Writing a moot problem

  • Where to start
  • Laying out the moot problem
  • A good moot problem

  • Example problems

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  • Writing a good moot problem is difficult and time consuming. It is best done by an expert in a particular field of law, who can best identify contentious issues.

    Some examples of mooting problems can be found here, and also in the mooting books. This page aims to provide some assistance for those who wish to try and write their own.

    Where to start

    A good starting point is often a Supreme Court case featuring strong dissenting arguments, or where the judges state that if the case was somehow factually different, their decision might not have been the same. A moot problem can then be formed around the facts of such a case, or by combining the legal problems in two cases.

    Keep an eye on the papers or the Law Society Gazette for current case law - many legal journals will publish articles giving useful case commentary on areas of law which are not clear.

    Laying out the moot problem

    There are generally three sections to a moot problem:

    1. The facts

      Jack and Jill went up the hill to fetch a pail of water. Jack fell down and broke his crown and sued Wellmaker Ltd for the cost of crown repairs, accusing them of negligence in constructing the hill.

    2. The [first instance][Court of Appeal] judgment

      Rhyme LJ in the Court of Appeal found for Wellmaker, and stated that there was no negligence as

      • Wellmaker could not have anticipated Jacks actions, since the use of taps and buckets was now well established. i.e. The actions were not reasonably foreseeable.
      • Wellmaker could not be held liable for damage to property worn on the head (Smith v Bloggs [1995] All ER 3144).
      Nursery LJ and Favourite LJ agreed.

    3. A statement of the grounds of appeal

      Jack appeals to the [Court of Appeal][Supreme Court] on the grounds that

      • His actions did not have to be foreseeable under Lord Holt's judgment in Fishy v Case [1997] AC 322.
      • Wellmaker was liable under the common law for damage to property worn on the head since it was required ceremonial dress.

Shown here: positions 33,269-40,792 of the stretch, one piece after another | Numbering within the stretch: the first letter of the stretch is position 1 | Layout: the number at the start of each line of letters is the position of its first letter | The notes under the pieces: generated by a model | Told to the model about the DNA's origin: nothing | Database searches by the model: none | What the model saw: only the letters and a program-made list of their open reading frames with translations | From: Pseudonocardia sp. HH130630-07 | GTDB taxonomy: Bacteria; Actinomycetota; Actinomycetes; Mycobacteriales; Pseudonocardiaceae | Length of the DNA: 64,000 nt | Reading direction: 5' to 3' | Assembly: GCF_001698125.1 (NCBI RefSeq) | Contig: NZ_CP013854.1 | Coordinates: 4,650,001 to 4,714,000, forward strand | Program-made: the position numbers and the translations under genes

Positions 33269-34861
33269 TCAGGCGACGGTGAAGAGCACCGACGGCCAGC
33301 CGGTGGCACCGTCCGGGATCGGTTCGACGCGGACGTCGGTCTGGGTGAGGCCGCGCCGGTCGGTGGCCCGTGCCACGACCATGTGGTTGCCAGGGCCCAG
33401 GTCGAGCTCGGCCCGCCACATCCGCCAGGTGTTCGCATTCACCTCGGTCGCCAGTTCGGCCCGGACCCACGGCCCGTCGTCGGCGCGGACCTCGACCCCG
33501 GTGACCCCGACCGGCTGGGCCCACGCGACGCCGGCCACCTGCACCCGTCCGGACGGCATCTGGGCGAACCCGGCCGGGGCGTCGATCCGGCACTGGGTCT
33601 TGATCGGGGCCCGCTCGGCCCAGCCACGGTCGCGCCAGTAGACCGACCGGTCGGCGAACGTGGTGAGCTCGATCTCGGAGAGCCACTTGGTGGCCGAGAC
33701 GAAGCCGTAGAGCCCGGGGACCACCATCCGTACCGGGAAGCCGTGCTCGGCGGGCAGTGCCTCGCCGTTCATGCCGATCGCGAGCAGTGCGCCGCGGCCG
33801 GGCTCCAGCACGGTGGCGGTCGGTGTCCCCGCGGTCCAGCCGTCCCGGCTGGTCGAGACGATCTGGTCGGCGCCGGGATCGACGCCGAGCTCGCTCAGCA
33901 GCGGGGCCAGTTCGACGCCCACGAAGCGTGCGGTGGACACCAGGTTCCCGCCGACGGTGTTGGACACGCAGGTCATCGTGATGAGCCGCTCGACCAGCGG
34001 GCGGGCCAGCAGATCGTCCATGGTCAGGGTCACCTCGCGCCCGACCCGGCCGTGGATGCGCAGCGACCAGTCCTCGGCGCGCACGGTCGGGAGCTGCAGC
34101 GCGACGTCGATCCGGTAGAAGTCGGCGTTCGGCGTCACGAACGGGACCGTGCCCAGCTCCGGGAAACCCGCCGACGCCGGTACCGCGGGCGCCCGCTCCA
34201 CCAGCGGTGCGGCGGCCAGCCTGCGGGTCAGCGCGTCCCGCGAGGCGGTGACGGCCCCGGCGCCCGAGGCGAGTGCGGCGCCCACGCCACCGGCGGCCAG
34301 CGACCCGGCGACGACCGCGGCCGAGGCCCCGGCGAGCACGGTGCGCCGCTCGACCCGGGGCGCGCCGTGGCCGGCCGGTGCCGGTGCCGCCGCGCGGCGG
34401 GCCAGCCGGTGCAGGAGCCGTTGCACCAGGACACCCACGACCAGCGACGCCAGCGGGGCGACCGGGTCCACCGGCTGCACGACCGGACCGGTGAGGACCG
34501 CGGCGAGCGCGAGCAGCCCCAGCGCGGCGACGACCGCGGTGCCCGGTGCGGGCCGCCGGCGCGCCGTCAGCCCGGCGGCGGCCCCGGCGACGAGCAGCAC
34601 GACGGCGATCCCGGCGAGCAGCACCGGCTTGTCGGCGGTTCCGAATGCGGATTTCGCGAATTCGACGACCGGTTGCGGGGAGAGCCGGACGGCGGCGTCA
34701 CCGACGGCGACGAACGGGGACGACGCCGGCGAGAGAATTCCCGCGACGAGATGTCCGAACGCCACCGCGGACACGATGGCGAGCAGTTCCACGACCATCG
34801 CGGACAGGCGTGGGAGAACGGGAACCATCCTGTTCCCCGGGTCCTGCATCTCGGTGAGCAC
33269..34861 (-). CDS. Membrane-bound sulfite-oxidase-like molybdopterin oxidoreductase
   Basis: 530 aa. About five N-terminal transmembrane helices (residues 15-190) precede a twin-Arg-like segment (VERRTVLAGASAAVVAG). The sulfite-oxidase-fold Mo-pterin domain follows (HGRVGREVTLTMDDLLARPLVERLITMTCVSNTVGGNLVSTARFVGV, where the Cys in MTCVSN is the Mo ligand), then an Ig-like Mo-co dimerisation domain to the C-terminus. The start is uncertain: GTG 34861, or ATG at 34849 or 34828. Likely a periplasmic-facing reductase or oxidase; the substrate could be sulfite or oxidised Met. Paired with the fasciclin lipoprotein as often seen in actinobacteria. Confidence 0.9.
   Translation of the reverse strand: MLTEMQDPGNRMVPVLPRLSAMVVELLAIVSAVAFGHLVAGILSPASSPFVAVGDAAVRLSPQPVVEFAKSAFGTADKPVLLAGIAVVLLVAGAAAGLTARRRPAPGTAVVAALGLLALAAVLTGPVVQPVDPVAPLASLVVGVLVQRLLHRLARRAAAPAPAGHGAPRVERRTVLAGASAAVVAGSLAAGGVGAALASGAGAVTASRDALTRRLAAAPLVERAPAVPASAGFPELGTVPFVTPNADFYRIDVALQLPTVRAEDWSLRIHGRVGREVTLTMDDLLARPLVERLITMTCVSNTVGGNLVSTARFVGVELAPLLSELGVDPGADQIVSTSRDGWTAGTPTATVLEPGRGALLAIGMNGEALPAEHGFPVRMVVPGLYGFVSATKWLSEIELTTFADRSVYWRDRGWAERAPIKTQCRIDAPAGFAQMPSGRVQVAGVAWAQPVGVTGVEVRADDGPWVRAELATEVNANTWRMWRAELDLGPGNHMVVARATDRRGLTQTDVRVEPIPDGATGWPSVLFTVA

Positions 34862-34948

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    A Good Moot Problem

    • There should be at least two distinct, clearly stated, and equally arguable points of appeal. This is necessary for mooters to easily divide their preparation work.
    • The facts should be unambiguously stated as the facts may not be disputed. A mooter should not be required to say 'We do not know from these facts whether...'
    • The problem areas should be legal rather than procedural. Although mooters can argue procedural issues with reference to authority, a moot is usually more interesting if a novel legal issue is raised.
    • It is usual practice to refer to a couple of cases in the text of the problem, with references, to give the mooters a starting point for their research.
    • The names of the parties should be chosen with care. Amusing names can be used, but similar names e.g. Peek & Poke, will cause the mooters problems.
    The best mooting problems have legal issues which are equally arguable either way, with equally important authorities supporting each line of argument. The result is then as much of a mystery to the writer, as to the mooters.

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    Once you've written the problem, please do send MootingNet a copy, and we can then make it available for other mooters to use.

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